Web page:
State of the Arts
Can comic strips be green? Why not? say the members of Trees & Hills, a group of comic artists from Vermont, New Hampshire and western Massachusetts. T & H publishes regular “mini-comic anthologies,” including last year’s Seeds, which featured “comics about nutrition, eating organic and local, and alternative food lifestyles,” writes co-founder and Montpelier journalist Dan Barlow in a press release. The collection came packaged with recipes and a packet of actual seeds (local and organic, natch).
Earlier this month, T & H released its inaugural book-length anthology, First Harvest, at Manhattan’s Museum of Comic and Cartoon Art Festival. Lest anyone think the group is composed of activists first and cartoonists second, it should be noted that work by Stephen Bissette — a former Alan Moore collaborator and current instructor at White River Junction’s Center for Cartoon Studies — pops up in First Harvest. So do the panels of CCS alumna Colleen Frakes, Burlington artist Gregory Giordano and a score of others.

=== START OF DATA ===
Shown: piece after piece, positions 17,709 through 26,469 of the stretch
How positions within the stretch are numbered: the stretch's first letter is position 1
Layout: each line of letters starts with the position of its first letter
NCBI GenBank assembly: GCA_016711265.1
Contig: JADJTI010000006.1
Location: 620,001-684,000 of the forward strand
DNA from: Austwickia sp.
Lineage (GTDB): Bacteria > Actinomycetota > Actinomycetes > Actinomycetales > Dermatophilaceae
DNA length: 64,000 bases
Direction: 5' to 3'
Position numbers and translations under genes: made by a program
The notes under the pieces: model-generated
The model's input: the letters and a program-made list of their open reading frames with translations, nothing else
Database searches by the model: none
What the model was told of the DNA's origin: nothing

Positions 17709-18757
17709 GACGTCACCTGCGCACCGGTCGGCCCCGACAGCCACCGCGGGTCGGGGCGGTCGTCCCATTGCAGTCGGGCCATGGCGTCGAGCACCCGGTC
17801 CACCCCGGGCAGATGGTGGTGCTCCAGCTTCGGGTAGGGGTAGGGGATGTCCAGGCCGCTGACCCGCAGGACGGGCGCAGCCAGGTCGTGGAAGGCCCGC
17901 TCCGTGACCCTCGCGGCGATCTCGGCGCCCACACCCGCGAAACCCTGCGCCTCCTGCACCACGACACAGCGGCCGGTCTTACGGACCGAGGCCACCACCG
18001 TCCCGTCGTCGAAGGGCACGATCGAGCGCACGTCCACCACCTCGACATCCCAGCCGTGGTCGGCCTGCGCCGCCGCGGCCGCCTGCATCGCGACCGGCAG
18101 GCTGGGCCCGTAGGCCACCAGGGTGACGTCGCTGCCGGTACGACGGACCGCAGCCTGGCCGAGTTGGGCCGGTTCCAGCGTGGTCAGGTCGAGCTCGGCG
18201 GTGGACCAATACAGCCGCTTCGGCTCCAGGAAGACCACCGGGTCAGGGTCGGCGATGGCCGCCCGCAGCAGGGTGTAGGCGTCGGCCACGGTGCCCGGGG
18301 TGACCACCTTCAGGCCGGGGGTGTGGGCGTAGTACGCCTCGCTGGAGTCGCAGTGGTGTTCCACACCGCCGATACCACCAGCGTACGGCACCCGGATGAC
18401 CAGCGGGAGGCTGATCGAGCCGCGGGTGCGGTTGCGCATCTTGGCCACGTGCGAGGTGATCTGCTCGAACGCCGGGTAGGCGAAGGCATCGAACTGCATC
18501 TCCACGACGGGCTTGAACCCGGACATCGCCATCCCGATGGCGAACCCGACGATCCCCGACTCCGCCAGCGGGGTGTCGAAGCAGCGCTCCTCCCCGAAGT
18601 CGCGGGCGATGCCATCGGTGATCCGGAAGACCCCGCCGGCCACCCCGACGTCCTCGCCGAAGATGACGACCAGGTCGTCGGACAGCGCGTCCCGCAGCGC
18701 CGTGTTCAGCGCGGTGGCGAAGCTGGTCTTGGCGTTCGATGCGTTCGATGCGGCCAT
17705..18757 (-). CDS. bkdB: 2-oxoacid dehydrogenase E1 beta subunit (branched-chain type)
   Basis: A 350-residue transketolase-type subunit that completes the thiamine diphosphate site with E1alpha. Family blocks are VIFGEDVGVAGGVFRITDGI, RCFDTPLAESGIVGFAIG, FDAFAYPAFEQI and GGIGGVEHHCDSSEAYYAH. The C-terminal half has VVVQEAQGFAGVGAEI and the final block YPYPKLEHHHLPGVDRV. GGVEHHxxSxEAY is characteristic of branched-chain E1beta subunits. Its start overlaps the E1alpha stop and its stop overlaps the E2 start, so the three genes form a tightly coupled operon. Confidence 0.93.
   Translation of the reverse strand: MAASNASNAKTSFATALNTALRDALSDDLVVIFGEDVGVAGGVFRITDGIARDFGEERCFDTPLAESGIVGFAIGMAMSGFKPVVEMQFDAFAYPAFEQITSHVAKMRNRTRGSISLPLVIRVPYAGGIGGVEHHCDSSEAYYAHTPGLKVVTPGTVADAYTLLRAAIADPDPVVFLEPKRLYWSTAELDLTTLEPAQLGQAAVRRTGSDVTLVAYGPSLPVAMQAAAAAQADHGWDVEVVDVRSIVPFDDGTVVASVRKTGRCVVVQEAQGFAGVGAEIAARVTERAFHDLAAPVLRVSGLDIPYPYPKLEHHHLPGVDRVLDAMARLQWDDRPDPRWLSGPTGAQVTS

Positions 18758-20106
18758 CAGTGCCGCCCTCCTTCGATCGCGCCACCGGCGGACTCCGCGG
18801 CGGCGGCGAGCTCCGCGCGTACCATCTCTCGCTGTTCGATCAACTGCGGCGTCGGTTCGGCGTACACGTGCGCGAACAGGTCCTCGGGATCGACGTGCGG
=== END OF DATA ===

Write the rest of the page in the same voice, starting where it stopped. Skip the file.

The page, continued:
Cofounder Colin Tedford of New Hampshire says T & H — which offers online resources for beginning cartoonists as well as a community for local professionals — is preparing to move in even more “socially progressive” directions. Follow it on www.treesandhills.org, where copies of First Harvest will soon be on sale for $10.
Speaking of the Center for Cartoon Studies, founder James Sturm and graduates Andrew Arnold and Alexis Frederick-Frost have collaborated on a kids’ book called Adventures in Cartooning, which manages to teach the basics of the art without departing from utter and unabashed silliness.
Published by First Second Books, Adventures has already garnered a starred review from Booklist, which called it “a stupendous new high for children’s graphic novels.” The plot — illustrated with whimsical stick figures — concerns a knight who sets out to save a princess from a dragon, aided by a pesky elf who keeps trying to lecture him about panel size and word balloons. There’s plenty of Kung Fu Panda-style mock-heroic humor to hold the interest even of kids who aren’t aspiring cartoonists. But those who are will pore over an appendix that breaks the illustrations down into their most basic elements, making it easy to DIY.